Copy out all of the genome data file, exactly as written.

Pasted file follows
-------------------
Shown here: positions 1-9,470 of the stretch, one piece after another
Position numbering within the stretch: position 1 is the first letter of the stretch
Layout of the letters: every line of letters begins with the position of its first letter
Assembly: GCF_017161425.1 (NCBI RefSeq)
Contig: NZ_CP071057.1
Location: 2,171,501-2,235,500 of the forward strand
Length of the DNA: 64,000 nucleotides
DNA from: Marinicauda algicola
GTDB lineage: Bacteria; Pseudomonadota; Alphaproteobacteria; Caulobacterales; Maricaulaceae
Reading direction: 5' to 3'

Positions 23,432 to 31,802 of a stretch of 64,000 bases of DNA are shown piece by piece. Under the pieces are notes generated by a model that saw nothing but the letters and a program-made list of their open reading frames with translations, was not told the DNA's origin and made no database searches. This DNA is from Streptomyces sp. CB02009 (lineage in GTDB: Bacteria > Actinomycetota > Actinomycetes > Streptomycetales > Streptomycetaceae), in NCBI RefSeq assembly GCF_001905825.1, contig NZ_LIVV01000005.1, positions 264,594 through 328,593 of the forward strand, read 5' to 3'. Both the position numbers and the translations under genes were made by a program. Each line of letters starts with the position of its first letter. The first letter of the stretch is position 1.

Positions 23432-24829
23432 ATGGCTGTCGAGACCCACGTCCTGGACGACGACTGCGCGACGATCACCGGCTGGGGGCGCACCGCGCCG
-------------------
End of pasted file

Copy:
Shown here: positions 1-9,470 of the stretch, one piece after another
Position numbering within the stretch: position 1 is the first letter of the stretch
Layout of the letters: every line of letters begins with the position of its first letter
Assembly: GCF_017161425.1 (NCBI RefSeq)
Contig: NZ_CP071057.1
Location: 2,171,501-2,235,500 of the forward strand
Length of the DNA: 64,000 nucleotides
DNA from: Marinicauda algicola
GTDB lineage: Bacteria; Pseudomonadota; Alphaproteobacteria; Caulobacterales; Maricaulaceae
Reading direction: 5' to 3'

Positions 23,432 to 31,802 of a stretch of 64,000 bases of DNA are shown piece by piece. Under the pieces are notes generated by a model that saw nothing but the letters and a program-made list of their open reading frames with translations, was not told the DNA's origin and made no database searches. This DNA is from Streptomyces sp. CB02009 (lineage in GTDB: Bacteria > Actinomycetota > Actinomycetes > Streptomycetales > Streptomycetaceae), in NCBI RefSeq assembly GCF_001905825.1, contig NZ_LIVV01000005.1, positions 264,594 through 328,593 of the forward strand, read 5' to 3'. Both the position numbers and the translations under genes were made by a program. Each line of letters starts with the position of its first letter. The first letter of the stretch is position 1.

Positions 23432-24829
23432 ATGGCTGTCGAGACCCACGTCCTGGACGACGACTGCGCGACGATCACCGGCTGGGGGCGCACCGCGCCG